On October 9, the German pilot ace scored his 30th victory. Two months later he increased this count to 40 aircraft, setting a personal record on the way.
In many air forces around the world, the performance of night fighters (in terms of the number of combat sorties and air victories) was generally lower than that of their daytime colleagues.
However, the German “night hunters” became an exception to this rule because their combat victories were no worse than those of the day aces of the Western Front.
The best German Luftwaffe night fighter pilot was Heinz-Wolfgang Schnaufer. He is also the highest-scoring night fighter ace in the history of aerial warfare.
Because of the location of his base in occupied Belgium, Schnaufer was nicknamed “The Spook of St. Trond.” He flew only in a Messerschmitt Bf 110.
Heinz-Wolfgang Schnaufer was born in the small town of Calw near Stuttgart on February 16, 1922. While studying at school, he decided to link his fate with military aircraft. After preliminary selection in 1939, Schnaufer was trained in piloting gliders.
Later, in November 1939, he received a school certificate and was enrolled in the Luftwaffe as a trainee officer-pilot.
Two years later, Schnaufer was promoted to the officer rank of Leutnant (second lieutenant). He was trained in the blind flying school and also learned to control heavy fighters and fly them at night. In January 1942, Schnaufer began to participate in hostilities, but because of bad weather, flights were hampered.
On the night of February 8, 1942, Schnaufer was assigned to the defense of the German battleships Scharnhorst and Gneisenau and the heavy cruiser Prinz Eugen. During the breakthrough from Brest to Germany, Schnaufer encountered his first battle.
On the night of June 1, 1942, during his 13th combat mission, he achieved his first aerial victory.
That same night, while attacking a Halifax, Schnaufer’s plane was hit by return fire, and he was wounded in the leg. Overcoming pain and with an immense effort of will, he managed to return his fighter to the airfield. In the future, Schnaufer would destroy at least 19 Halifax aircraft during night battles.
Schnaufer quickly became a successful night fighter, his results swiftly becoming better than those of other pilots. In July 1943, he was promoted to Oberleutnant, and it was claimed that he had already shot down 17 enemy bombers.
By August 1943, the number of aircraft Schnaufer had downed reached 23. On the night of August 1, he destroyed three enemy aircraft, for which he was later awarded the Iron Cross 1st Class (Eisernes Kreuz 1. Klasse). The subsequent night combat missions were successful, and his score of downed aircraft began to increase rapidly.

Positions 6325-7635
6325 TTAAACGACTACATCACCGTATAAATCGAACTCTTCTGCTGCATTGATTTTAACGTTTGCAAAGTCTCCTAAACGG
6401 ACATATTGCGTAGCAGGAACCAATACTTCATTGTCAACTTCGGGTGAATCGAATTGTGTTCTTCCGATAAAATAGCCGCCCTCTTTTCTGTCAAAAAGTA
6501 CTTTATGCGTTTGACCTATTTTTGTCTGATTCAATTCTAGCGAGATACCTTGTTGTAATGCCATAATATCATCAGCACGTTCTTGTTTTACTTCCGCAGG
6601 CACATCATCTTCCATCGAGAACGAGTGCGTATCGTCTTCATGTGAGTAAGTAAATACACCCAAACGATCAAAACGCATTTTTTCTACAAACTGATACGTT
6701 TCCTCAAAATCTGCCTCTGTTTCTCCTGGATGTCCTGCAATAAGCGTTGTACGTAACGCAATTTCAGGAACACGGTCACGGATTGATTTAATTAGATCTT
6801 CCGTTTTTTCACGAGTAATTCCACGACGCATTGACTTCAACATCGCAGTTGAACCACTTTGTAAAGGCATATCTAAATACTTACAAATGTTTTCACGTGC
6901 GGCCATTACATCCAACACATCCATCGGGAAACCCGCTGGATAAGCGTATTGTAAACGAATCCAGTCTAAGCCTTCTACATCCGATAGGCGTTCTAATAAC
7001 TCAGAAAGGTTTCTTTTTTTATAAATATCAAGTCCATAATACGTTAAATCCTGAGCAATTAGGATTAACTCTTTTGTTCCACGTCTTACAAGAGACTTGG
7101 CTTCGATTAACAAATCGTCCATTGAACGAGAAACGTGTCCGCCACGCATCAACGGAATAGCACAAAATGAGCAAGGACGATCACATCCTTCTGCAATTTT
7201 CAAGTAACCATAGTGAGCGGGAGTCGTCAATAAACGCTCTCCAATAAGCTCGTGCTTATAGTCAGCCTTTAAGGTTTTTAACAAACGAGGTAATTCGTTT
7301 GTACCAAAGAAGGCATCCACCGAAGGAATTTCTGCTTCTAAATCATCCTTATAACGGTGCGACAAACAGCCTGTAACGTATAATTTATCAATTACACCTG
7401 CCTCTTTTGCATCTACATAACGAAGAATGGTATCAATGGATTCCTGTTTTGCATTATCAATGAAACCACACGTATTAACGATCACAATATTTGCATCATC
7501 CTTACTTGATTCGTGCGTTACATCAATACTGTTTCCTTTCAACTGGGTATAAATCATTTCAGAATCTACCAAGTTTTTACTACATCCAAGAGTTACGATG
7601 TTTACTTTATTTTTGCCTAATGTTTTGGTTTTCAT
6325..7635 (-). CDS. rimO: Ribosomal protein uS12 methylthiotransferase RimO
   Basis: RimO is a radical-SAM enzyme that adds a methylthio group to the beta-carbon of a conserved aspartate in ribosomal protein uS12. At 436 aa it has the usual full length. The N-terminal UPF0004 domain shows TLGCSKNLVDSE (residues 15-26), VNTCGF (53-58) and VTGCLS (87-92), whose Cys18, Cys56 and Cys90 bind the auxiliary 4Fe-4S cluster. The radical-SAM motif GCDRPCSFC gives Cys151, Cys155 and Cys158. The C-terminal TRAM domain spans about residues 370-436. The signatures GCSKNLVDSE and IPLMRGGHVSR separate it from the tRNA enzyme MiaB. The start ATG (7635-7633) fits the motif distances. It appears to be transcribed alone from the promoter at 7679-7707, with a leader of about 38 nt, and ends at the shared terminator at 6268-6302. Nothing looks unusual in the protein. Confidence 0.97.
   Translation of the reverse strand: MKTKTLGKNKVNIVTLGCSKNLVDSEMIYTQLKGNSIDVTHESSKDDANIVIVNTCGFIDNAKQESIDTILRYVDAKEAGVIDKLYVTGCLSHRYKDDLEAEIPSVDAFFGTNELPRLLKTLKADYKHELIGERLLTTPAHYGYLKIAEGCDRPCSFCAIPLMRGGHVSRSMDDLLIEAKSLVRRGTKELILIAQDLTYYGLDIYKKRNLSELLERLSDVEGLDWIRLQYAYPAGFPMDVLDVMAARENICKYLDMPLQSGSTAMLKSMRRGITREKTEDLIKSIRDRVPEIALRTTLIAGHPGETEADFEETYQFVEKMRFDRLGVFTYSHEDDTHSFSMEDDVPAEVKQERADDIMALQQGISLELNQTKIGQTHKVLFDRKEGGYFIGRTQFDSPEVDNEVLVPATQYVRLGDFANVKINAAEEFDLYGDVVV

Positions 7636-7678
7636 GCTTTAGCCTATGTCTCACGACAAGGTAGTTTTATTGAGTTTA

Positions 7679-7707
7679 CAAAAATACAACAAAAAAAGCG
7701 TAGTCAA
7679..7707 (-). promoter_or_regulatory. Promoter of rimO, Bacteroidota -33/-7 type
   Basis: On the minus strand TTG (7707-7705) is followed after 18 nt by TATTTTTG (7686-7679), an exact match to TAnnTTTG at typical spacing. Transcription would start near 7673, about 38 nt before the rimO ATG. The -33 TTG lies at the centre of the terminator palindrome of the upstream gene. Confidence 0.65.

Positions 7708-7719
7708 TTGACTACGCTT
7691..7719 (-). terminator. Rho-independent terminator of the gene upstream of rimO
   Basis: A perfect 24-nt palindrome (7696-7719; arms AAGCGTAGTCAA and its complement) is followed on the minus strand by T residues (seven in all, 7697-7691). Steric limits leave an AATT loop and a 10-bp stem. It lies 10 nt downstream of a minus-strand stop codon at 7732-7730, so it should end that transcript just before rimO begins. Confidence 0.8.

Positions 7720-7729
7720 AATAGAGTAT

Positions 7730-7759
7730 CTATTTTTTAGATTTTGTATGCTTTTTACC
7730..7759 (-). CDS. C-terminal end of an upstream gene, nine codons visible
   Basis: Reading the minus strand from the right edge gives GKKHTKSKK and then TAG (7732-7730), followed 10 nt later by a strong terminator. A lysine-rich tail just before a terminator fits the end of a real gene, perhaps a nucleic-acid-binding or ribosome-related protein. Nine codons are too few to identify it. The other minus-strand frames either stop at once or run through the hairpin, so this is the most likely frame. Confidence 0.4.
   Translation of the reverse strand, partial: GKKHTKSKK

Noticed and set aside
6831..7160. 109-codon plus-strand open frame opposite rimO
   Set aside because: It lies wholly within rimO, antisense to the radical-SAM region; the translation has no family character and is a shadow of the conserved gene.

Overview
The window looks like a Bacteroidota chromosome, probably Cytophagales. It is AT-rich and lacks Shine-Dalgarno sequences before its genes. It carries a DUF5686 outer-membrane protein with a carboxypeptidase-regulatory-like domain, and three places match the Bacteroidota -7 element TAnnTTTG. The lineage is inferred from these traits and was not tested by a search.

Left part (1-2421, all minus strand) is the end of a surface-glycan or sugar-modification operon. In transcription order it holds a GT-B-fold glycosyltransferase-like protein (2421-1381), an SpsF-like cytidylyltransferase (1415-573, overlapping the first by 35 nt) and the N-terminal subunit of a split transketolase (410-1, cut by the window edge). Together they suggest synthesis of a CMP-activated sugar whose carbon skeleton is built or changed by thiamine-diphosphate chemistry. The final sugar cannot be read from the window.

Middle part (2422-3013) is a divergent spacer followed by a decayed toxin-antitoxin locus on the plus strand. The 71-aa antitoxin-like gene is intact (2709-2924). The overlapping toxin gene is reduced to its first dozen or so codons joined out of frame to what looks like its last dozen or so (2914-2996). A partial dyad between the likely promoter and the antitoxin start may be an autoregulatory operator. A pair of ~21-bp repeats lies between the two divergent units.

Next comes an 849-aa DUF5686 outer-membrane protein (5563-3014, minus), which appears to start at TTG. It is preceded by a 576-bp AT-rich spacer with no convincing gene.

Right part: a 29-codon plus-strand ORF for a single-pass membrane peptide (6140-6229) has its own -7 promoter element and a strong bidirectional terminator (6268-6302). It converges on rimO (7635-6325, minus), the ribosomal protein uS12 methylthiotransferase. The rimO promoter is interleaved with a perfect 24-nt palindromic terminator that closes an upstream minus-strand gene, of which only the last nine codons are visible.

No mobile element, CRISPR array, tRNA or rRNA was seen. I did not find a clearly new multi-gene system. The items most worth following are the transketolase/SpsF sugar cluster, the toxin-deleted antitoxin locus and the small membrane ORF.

On October 9, the German pilot ace scored his 30th victory. Two months later, on December 16, he increased this count to 40 aircraft, setting a personal record on the way – four aircraft shot down during one sortie.
In May 1944 came one of the most successful nights in Schnaufer’s military career. Having being appointed Gruppenkommanduer of IV./NJG 1, he claimed that between 01:15 and 01:29 he shot down five RAF bombers, increasing his score to 74 aircraft.
Schnaufer managed to destroy five aircraft in a 15-minute period, an astonishing rate amounting to one every three minutes.
On June 22 during his next battle, in 40 minutes he destroyed four more enemies. For this victory, he was awarded the Knight’s Cross of the Iron Cross with Oak Leaves.
During 1944, Schnaufer shot down 64 enemy aircraft, setting a record that no one could beat. Many of these victories were achieved in the face of both the quantitative and qualitative superiority of the enemy.
For his merits on July 30, he received a letter from Goering stating that he was awarded the Knight’s Cross of the Iron Cross with Oak Leaves and Swords. According to rumors, Hitler himself made the presentation.
Schnaufer achieved victory again on October 9, 1944, for which he was awarded the Knight’s Cross of the Iron Cross with Oak Leaves, Swords, and Diamonds.
He became the 94th Luftwaffe pilot to reach the mark of 100 aircraft shot down. Soon, Schnaufer was promoted and became the youngest Geschwaderkommodore in the Luftwaffe at the age of 22.
On February 21, Schnaufer achieved his greatest success by destroying nine heavy Lancaster bombers in one day.
In the final year of the war, Schnaufer destroyed 15 aircraft, bringing his total score to 121 aircraft shot down. On April 9, 1945, he flew out and within 79 minutes was trying to catch up with a Lancaster, but to no avail.
Despite the policies of the Nazi regime, Schnaufer did incredible things and left his mark on military history.
After the war ended, Schnaufer was taken prisoner by the British. After his release, he began to restore the family’s wine business. When the business began to flourish again, he thought to start working in peacetime aviation but did not succeed.
On July 13, Schnaufer was involved in a car accident in France. Two days later, he died in hospital at Bordeaux from his injuries.
The tail fin belonging of his aircraft on which is marked all his 121 victories, was sold at auction for £90,000.